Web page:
Visitors will then be introduced to Dalí’s concept of “nuclear mysticism.” With his conversion to Catholicism in the 1940s, religious iconography also became prevalent in his work during this period. These themes often converged in works such as “The Madonna of Port-Lligat” (1949), which portrays the classic Madonna and Child fragmented and breaking into particles—Dalí’s way of uniting modern science and atomic physics with religious tradition.

    Also included in this section is the monumental “Christ of St. John of the Cross”—one of the artist’s most famous images—which portrays the crucified Christ on the cross from a striking angle, looking down from above. Dalí described the image as having come to him in a dream, in which he envisioned Christ as the atomic nucleus. Visitors will see this work alongside “Santiago El Grande.” This section of the exhibition will also explore Dalí’s innovative graphic works in his illustrations of “Don Quixote,” which he created in public spectacles that involved applying paint with rhinoceros horns.

    The final section of the exhibition will trace Dalí’s work in illustration, fashion and theatre, all part of his creative projects that predated later commercial ventures by such “celebrity artists” as Andy Warhol and Jeff Koons. Included will be examples of sculpture, jewelry, a chess set and a sampling of the artist’s rarely exhibited portrait works of America’s high society. Exploring Dalí’s relationship with 1960s Pop Art, the exhibition will include Andy Warhol’s “Screen Test: Salvador Dalí” and the photomontage “Mao Marilyn” that blends Marilyn Monroe’s features with those of Chairman Mao, which Dalí commissioned from photographer Philippe Halsman.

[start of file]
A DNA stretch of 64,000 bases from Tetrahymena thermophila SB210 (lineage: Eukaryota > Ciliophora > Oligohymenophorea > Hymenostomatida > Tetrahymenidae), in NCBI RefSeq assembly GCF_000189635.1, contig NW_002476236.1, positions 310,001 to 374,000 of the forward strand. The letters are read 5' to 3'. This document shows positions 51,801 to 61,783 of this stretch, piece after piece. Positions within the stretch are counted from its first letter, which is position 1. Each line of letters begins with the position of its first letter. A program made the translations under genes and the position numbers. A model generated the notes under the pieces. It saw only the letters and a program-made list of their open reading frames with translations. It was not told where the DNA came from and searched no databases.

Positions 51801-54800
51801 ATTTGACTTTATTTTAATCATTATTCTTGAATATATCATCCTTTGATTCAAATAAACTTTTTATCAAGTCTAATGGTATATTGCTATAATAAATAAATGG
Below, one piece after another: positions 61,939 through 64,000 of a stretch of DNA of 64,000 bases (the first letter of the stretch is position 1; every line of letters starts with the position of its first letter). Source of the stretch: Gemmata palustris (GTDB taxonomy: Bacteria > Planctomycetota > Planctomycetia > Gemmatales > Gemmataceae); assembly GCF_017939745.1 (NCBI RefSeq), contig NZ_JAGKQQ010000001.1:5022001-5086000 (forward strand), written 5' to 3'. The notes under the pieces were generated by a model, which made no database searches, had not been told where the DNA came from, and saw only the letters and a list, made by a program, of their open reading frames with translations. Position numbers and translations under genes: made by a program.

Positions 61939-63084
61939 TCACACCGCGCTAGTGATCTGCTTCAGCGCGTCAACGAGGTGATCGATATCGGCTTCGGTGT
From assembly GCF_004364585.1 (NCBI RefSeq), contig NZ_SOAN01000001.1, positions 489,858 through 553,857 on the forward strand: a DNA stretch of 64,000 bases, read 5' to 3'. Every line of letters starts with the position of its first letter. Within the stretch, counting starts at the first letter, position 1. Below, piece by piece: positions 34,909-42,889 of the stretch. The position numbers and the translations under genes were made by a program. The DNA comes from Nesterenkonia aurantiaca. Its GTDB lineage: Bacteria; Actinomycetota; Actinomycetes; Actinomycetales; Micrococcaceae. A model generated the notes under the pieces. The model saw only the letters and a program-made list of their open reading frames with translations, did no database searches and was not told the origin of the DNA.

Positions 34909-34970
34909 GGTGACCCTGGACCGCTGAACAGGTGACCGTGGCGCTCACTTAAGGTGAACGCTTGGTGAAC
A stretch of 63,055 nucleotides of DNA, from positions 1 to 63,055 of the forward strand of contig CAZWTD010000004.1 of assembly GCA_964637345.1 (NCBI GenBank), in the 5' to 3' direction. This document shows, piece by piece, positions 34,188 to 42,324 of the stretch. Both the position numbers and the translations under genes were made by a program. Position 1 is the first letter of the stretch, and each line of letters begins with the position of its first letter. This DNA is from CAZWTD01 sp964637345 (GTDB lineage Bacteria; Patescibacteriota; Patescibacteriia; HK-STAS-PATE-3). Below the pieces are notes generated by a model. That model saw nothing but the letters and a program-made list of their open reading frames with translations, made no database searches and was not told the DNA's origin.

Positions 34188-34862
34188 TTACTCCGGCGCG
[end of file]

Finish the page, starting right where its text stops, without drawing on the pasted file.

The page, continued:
As an example of Dalí’s innovative use of media and popular persona, the exhibition will feature the 1960 film “Chaos and Creation”—possibly the first example of video art—in which Dalí creates an abstract painting using a motorcycle, popcorn and Pennsylvania pigs. The final segement of the exhibition will showcase some of the artist’s most innovative late works such as his hologram of rock star Alice Cooper and the 1958 painting “The Sistine Madonna,” which predates Pop Art by superimposing the image of the Virgin and Child onto a giant photograph of the Pope’s ear, which is composed of a benday dot pattern.

    “Dalí’s art after 1940 continues to be highly controversial due to his perceived reactionary politics, unabashed commercialism, and conservative mode of representation,” said Elliott King, guest curator for the exhibition and Dalí scholar. “Critical understanding of these issues has changed over the past fifty years, and where Dalí was once deliberately out of step with modern art, today we can look back on his ‘late’ work and appreciate its innovations and antecedence to more contemporary concerns. If we move beyond Dalí’s veneer of self-promotion or, better still, understand it as integral to his artistic project, the work can be recognized as some of the most intelligent and dynamic of the twentieth century.”